Read time: 6 mins
Hurricane flooded home
By Brian J. Gerber and Melanie Gall, Arizona State University

Heavy rains following Hurricane Florence have raised concerns over the release of toxic materials. Ash from coal-fired power plants stored at a landfill has spilled out and the state of North Carolina has said dozens of sites have released hog waste or are at risk of doing so.

These types of events not only highlight the potential of harm to humans and the environment due to this type of uncontrolled pollution, but also the linkage between environmental regulations and the risks communities face when natural disasters occur.

Top EPA Watchdog Since 2010 Announces Departure

Read time: 3 mins
Arthur Elkins EPA Inspector General

By Olivia Rosane, EcoWatch. Reposted with permission from EcoWatch.

The head of the U.S. Environmental Protection Agency's (EPA) internal watchdog organization announced plans to leave for a job outside the federal government Tuesday, The Associated Press reported.

Arthur A. Elkins Jr., who has held the position of Inspector General since he was appointed by former president Barack Obama in 2010, will spend his last day at the agency October 12, The Hill reported.

Trump Admin Accelerates Push to Export Fracking to Argentina

Read time: 7 mins
Rick Perry and energy ministers at G20 Summit in Argentina

By Joseph Siess

In June, U.S. Secretary of Energy Rick Perry traveled to Bariloche, Argentina, for a G20 Summit where he expressed his desire to help Argentina become more like Texas, his home state.

The technology that has allowed for the shale gas revolution in America, we want to make available to Argentina,” Perry said.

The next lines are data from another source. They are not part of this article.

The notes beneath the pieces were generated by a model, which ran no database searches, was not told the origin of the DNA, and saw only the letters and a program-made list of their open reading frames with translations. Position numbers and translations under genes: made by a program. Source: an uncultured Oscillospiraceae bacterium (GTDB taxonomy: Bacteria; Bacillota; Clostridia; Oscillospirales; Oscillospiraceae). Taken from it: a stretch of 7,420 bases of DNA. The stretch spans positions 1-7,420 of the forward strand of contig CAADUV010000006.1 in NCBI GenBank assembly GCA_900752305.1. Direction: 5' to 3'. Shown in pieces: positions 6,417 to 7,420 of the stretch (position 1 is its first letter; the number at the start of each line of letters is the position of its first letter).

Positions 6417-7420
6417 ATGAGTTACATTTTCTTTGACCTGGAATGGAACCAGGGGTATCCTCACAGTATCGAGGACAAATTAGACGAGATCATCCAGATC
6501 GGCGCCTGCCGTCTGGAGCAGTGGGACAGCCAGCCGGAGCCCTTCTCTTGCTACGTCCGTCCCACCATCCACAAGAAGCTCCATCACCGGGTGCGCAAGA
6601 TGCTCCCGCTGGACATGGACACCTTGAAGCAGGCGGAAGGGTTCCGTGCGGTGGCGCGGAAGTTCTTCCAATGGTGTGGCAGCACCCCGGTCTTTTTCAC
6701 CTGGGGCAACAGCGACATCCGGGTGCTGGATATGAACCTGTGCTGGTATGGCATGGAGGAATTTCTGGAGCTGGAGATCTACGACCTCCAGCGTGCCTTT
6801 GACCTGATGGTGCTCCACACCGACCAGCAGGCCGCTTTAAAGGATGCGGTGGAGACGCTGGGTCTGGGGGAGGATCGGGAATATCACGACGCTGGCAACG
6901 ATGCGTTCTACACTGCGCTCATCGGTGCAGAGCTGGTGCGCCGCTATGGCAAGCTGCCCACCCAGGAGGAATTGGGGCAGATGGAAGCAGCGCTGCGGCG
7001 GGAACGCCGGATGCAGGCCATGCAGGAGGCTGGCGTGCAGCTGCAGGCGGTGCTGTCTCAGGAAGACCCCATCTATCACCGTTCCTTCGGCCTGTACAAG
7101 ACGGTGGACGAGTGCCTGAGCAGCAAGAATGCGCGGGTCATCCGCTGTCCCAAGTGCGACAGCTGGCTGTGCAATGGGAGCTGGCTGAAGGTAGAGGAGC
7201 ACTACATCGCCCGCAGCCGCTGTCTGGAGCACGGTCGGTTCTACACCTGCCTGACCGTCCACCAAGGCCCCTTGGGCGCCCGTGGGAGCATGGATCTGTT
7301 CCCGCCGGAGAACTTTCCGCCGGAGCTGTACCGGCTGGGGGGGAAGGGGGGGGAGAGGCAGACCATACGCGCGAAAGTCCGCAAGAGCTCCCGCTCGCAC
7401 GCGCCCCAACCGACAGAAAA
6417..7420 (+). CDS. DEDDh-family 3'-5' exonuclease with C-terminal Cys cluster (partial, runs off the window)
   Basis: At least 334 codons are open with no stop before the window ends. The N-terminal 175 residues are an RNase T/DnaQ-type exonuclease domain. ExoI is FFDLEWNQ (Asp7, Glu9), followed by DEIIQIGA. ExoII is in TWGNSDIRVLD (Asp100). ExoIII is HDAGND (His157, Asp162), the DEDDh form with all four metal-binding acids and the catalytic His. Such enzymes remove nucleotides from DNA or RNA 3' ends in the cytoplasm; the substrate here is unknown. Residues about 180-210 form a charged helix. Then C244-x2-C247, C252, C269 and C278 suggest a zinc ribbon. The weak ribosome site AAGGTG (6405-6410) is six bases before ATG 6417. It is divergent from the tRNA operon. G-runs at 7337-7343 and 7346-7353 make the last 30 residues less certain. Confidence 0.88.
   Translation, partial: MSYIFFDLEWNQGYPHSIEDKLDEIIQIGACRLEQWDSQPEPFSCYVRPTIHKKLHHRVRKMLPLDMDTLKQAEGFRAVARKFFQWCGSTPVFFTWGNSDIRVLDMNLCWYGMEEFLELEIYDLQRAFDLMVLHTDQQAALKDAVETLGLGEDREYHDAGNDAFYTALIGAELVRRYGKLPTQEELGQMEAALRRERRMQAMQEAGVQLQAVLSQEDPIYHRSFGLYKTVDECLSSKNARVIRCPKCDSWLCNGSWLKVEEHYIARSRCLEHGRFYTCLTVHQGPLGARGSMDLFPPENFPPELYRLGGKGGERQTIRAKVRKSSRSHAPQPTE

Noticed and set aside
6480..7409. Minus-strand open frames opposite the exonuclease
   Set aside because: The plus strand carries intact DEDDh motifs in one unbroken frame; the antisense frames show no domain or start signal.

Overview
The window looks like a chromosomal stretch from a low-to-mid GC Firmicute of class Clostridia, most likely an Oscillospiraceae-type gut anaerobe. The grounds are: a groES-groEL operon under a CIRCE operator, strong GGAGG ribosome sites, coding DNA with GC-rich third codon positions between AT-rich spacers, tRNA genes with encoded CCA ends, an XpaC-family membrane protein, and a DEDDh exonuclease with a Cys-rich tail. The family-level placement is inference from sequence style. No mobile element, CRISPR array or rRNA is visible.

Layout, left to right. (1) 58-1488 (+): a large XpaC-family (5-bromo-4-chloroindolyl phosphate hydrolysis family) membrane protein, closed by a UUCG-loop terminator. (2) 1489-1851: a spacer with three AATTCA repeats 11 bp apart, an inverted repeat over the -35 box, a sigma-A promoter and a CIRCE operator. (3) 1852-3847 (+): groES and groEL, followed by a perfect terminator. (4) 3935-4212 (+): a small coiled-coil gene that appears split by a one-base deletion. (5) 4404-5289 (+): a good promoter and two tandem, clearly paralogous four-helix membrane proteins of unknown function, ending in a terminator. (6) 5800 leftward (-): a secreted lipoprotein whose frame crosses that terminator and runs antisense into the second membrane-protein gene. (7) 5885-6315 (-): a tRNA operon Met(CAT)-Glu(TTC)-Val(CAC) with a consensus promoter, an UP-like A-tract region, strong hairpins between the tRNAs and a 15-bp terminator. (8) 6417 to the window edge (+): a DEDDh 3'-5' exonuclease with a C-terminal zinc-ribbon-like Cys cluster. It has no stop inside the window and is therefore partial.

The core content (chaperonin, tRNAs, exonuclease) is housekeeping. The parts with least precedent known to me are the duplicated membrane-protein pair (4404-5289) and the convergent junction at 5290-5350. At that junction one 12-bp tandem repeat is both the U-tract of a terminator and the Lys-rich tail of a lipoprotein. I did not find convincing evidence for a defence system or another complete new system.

At the summit, which was intended to focus on a transition to cleaner energy, Perry instead pledged the U.S. Department of Energy’s support in helping Argentina exploit its vast fossil fuel resources. Namely by connecting the nation with U.S. companies that know how to extract shale oil and gas via hydraulic fracturing (fracking).

But DOE isn’t the only part of the U.S. government facilitating fracking in Argentina. Under the Trump administration, the Departments of Interior and State — working closely with Pennsylvania State University — have been involved in multiple workshops focused on developing shale oil and gas in the South American nation.   

Climate Damages and Deception: Panel Reviews California Legal Actions Against Fossil Fuel Industry

Read time: 5 mins

By Kaya Axelsson

In San Francisco this week, Fossil Free California hosted a panel discussion on the most recent municipal litigation against the fossil fuel industry.

Last year, San Francisco and Oakland sued the world’s five largest investor-owned fossil fuel producers over predicted climate change costs to these cities.

Buried, Altered, Silenced: 4 Ways Government Climate Information Has Changed Since Trump Took Office

Read time: 5 mins

By Morgan Currie, Stanford University and Britt S. Paris, University of California, Los Angeles

After Donald Trump won the presidential election, hundreds of volunteers around the U.S. came together to “rescue” federal data on climate change, thought to be at risk under the new administration. “Guerilla archivists,” including ourselves, gathered to archive federal websites and preserve scientific data.

But what has happened since? Did the data vanish?